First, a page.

#include <netdb.h> /* Or <unistd.h> on some systems */ int rcmd(char **ahost, unsigned short inport, const char *locuser, const char *remuser, const char *cmd, int *fd2p); int rresvport(int *port); int iruserok(uint32_t raddr, int superuser, const char *ruser, const char *luser); int ruserok(const char *rhost, int superuser, const char *ruser, const char *luser); int rcmd_af(char **ahost, unsigned short inport, const char *locuser, const char *remuser, const char *cmd, int *fd2p, sa_family_t af); int rresvport_af(int *port, sa_family_t af); int iruserok_af(const void *raddr, int superuser, const char *ruser, const char *luser, sa_family_t af); int ruserok_af(const char *rhost, int superuser, const char *ruser, const char *luser, sa_family_t af);
Feature Test Macro Requirements for glibc (see feature_test_macros(7)):
The rcmd() function looks up the host *ahost using gethostbyname(3), returning -1 if the host does not exist. Otherwise, *ahost is set to the standard name of the host and a connection is established to a server residing at the well-known Internet port inport.
If the connection succeeds, a socket in the Internet domain of type SOCK_STREAM is returned to the caller, and given to the remote command as stdin and stdout. If fd2p is nonzero, then an auxiliary channel to a control process will be set up, and a file descriptor for it will be placed in *fd2p. The control process will return diagnostic output from the command (unit 2) on this channel, and will also accept bytes on this channel as being UNIX signal numbers, to be forwarded to the process group of the command. If fd2p is 0, then the stderr (unit 2 of the remote command) will be made the same as the stdout and no provision is made for sending arbitrary signals to the remote process, although you may be able to get its attention by using out-of-band data.
The protocol is described in detail in rshd(8).
The rresvport() function is used to obtain a socket with a privileged port bound to it. This socket is suitable for use by rcmd() and several other functions. Privileged ports are those in the range 0 to 1023. Only a privileged process (on Linux: a process that has the CAP_NET_BIND_SERVICE capability in the user namespace governing its network namespace). is allowed to bind to a privileged port. In the glibc implementation, this function restricts its search to the ports from 512 to 1023. The port argument is value-result: the value it supplies to the call is used as the starting point for a circular search of the port range; on (successful) return, it contains the port number that was bound to.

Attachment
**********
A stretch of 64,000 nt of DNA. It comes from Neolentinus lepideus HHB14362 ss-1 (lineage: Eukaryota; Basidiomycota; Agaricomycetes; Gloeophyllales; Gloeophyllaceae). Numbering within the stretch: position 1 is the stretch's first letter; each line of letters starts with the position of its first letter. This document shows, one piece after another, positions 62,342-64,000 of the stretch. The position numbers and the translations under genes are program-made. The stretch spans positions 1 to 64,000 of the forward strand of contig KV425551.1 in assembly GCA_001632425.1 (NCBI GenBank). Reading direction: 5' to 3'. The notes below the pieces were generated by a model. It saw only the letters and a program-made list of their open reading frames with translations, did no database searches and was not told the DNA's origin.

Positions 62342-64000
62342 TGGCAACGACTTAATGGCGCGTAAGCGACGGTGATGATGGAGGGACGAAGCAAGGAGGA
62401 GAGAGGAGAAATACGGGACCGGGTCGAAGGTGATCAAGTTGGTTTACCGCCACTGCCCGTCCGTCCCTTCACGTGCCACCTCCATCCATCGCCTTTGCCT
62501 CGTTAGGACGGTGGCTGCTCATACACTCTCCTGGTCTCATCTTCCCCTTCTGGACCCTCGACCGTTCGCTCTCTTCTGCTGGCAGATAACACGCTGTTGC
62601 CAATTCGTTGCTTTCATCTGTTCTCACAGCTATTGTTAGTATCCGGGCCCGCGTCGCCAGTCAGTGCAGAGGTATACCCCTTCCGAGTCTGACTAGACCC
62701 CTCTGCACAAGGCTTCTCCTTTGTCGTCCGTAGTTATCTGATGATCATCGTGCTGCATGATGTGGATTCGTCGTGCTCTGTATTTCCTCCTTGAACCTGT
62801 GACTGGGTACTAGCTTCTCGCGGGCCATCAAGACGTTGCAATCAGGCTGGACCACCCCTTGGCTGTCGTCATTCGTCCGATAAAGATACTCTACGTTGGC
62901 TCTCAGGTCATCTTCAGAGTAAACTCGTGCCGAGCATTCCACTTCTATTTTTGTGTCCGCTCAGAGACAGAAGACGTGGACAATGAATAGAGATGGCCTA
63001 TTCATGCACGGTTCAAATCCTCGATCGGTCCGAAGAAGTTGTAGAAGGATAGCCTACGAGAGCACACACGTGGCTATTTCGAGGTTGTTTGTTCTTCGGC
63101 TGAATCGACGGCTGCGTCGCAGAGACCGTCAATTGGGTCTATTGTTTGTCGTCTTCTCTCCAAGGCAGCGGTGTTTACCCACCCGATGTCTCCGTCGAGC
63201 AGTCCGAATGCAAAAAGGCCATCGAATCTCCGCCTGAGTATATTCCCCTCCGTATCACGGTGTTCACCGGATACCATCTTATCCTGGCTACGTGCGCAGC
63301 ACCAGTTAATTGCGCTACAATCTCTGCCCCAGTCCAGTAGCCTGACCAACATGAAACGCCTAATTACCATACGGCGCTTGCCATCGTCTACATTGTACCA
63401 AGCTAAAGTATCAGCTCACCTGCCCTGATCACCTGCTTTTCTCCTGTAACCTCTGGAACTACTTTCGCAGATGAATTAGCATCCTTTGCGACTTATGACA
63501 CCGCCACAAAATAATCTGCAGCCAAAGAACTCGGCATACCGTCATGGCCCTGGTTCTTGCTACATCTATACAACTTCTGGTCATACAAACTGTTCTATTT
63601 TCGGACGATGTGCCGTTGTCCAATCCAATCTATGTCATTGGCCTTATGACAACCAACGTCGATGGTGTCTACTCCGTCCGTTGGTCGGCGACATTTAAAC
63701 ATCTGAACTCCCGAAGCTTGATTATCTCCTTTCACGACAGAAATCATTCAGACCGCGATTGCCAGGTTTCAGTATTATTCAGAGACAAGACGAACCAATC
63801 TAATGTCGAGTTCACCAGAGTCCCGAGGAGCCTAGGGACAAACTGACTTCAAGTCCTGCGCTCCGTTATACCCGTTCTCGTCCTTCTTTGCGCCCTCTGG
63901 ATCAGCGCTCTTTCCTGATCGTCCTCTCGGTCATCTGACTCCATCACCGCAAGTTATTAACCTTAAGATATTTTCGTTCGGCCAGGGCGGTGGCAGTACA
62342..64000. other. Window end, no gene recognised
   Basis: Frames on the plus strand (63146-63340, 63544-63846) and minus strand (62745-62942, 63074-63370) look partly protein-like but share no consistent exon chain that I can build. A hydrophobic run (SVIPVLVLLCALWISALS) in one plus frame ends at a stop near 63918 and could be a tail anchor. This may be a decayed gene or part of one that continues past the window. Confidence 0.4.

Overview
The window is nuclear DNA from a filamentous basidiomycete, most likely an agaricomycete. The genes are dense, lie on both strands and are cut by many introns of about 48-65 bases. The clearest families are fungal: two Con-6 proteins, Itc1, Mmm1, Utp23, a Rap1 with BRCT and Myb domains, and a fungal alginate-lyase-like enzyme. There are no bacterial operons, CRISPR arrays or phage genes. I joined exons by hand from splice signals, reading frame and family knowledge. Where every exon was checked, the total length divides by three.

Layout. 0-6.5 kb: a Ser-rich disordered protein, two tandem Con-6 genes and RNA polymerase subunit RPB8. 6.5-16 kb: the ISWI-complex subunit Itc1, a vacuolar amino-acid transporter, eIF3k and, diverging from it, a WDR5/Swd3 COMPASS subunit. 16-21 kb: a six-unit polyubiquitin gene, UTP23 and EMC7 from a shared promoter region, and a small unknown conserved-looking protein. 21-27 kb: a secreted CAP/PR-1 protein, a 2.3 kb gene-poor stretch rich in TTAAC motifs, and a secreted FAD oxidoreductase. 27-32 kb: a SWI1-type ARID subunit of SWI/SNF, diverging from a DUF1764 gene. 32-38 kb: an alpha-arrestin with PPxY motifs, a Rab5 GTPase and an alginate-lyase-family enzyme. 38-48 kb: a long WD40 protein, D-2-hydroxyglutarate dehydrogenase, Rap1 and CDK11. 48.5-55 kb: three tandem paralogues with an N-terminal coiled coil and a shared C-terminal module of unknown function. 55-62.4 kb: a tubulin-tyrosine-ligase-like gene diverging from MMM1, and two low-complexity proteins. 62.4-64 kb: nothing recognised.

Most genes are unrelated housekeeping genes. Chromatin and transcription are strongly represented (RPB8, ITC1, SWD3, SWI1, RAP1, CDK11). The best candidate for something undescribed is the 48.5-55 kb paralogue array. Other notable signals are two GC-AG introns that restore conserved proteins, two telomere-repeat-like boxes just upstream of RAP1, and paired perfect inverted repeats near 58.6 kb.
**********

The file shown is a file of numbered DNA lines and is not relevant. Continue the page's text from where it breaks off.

The iruserok() and ruserok() functions take a remote host's IP address or name, respectively, two usernames and a flag indicating whether the local user's name is that of the superuser. Then, if the user is not the superuser, it checks the /etc/hosts.equiv file. If that lookup is not done, or is unsuccessful, the .rhosts in the local user's home directory is checked to see if the request for service is allowed.
If this file does not exist, is not a regular file, is owned by anyone other than the user or the superuser, is writable by anyone other than the owner, or is hardlinked anywhere, the check automatically fails. Zero is returned if the machine name is listed in the hosts.equiv file, or the host and remote username are found in the .rhosts file; otherwise iruserok() and ruserok() return -1. If the local domain (as obtained from gethostname(2)) is the same as the remote domain, only the machine name need be specified.
The rresvport() function returns a valid, bound socket descriptor on success. It returns -1 on error with the global value errno set according to the reason for failure. The error code EAGAIN is overloaded to mean "All network ports in use."
|rcmd(), rcmd_af()||Thread safety||MT-Unsafe|
|rresvport(), rresvport_af()||Thread safety||MT-Safe|
|Thread safety||MT-Safe locale|